Cost targets and cost containment measures

Per capita healthcare costs continue to rise at rates that by far outstrip the cost of living and wage growth. As a result, an increasing number of insured persons find themselves struggling to pay their monthly premiums. At the same time, many cantons are increasingly withdrawing from the premium reduction system in an attempt to make savings.

That is why CSS Insurance welcomes the discussion launched in 2017 on suitable measures for reining in costs within the mandatory healthcare insurance (OKP) system. It actively supports the implementation of measures from the report produced by the group of experts appointed by the Federal Council to recommend action on the subject as well as the first package of measures proposed by the Federal Council itself on the basis of that report.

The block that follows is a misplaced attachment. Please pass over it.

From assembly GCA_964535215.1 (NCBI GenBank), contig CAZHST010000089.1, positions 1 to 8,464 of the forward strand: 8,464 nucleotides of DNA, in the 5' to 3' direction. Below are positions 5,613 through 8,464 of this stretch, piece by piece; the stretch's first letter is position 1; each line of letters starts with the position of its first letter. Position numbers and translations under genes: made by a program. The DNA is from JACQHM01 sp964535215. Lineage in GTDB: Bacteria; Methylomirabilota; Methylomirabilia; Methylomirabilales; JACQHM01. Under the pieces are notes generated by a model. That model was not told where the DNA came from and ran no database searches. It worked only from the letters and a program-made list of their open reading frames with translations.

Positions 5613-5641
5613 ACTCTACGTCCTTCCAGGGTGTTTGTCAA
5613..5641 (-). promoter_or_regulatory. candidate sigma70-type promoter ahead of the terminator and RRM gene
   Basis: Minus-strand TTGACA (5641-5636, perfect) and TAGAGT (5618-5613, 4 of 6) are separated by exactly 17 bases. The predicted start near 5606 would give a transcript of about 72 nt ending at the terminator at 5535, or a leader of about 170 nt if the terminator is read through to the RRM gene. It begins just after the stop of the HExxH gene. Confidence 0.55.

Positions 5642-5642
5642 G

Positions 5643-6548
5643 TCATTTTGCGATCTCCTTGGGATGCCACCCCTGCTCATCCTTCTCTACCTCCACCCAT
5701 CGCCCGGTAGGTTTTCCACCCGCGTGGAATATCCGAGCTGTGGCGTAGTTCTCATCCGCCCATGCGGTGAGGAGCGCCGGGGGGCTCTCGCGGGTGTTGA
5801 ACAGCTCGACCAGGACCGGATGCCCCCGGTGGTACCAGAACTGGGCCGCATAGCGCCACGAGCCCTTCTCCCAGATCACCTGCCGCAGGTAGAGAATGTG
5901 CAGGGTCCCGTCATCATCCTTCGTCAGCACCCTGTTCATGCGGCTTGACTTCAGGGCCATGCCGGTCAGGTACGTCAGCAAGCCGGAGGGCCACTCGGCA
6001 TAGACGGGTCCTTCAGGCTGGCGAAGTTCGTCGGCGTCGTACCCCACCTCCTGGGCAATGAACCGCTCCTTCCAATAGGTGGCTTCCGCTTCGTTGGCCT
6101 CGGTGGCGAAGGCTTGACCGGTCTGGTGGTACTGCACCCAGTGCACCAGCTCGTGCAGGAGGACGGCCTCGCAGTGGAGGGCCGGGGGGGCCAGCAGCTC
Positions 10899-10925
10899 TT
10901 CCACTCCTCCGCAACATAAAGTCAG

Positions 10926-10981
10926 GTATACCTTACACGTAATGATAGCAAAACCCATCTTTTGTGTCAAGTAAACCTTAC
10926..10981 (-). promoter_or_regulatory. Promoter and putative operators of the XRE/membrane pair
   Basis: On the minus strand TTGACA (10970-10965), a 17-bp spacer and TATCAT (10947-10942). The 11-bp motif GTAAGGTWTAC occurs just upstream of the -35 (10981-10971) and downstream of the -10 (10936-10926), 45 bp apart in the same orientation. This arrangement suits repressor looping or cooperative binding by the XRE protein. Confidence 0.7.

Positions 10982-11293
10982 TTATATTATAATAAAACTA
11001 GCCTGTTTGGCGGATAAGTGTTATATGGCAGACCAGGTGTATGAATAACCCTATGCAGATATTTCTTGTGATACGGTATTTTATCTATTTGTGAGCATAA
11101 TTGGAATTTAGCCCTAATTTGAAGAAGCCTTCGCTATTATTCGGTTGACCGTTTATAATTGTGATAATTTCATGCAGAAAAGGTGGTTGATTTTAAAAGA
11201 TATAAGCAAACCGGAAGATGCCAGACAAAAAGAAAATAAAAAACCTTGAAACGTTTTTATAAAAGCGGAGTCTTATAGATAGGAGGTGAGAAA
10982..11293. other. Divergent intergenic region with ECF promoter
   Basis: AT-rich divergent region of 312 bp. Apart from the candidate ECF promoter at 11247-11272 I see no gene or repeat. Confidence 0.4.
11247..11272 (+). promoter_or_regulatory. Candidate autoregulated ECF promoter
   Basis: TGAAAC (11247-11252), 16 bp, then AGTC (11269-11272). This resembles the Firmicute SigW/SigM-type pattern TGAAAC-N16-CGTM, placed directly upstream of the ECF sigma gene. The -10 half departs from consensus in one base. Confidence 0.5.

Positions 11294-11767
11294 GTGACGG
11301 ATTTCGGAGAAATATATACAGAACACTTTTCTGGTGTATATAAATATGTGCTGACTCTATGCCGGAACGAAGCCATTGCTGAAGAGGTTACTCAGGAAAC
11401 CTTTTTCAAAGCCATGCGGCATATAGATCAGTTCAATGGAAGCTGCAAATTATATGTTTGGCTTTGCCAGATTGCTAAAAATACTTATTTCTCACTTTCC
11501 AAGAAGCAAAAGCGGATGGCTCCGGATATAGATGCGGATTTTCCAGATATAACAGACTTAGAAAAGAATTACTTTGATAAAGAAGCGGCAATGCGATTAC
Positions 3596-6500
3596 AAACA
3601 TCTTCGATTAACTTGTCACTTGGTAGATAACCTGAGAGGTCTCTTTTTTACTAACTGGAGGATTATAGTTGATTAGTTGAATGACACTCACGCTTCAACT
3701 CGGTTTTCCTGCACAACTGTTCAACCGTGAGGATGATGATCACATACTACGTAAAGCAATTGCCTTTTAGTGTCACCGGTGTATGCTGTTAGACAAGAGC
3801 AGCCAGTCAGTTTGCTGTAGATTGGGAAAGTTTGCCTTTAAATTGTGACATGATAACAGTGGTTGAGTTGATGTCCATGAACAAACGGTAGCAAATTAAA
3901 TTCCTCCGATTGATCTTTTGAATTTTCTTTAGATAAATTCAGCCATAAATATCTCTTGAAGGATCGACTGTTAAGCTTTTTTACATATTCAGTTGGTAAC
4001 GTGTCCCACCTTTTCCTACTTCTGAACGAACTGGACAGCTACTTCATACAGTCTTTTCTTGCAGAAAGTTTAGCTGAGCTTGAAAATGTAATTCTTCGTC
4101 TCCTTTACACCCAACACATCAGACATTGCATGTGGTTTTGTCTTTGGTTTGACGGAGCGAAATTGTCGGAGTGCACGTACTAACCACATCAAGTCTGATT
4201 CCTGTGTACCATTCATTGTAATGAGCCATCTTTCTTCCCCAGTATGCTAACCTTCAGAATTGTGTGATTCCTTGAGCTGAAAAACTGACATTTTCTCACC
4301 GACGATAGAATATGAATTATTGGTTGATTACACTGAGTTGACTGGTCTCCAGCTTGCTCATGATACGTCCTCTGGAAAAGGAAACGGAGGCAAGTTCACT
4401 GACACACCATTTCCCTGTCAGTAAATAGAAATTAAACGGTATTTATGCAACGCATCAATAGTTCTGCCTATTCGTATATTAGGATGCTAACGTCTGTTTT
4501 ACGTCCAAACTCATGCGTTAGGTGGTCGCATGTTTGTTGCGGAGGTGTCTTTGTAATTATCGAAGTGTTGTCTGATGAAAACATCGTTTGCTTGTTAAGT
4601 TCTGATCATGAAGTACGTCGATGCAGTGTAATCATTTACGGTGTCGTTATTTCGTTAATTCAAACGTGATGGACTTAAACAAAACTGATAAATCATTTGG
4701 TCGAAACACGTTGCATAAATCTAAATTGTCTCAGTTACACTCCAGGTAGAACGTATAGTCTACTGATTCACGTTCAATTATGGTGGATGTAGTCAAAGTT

Binding targets must be set for OKP growth in order to keep future cost growth in check and make it measurable in qualitative terms. These would serve as benchmarks for all future cost containment measures, thus making the latter both measurable and manageable. In addition, targets of this kind would strengthen the tariff partnership by increasing the pressure on tariff partners to enter into agreements that place greater emphasis on cost-effectiveness, thus reining in cost growth. The tariff partners have failed in their negotiations to bring costs under control, despite repeated statements of intent to the contrary. The current operating conditions and tariffs can do nothing to stem volume growth and therefore cost growth. Binding targets would also force the authorities to fully live up to their responsibility and statutory remit to act in favour of the insured persons when it comes to HTAs or administered prices, for example.

Should these binding cost targets not be met, in spite of the cost containment measures taken, a brake on costs would have to be applied as a subsidiary measure and last resort. There is no doubt that our insured persons will not be able to afford costs if they continue to develop for much longer at current growth rates. CSS welcomes the open and timely discussion on what possible forms these attempts to put a brake on costs could take and is keen to play a constructive role.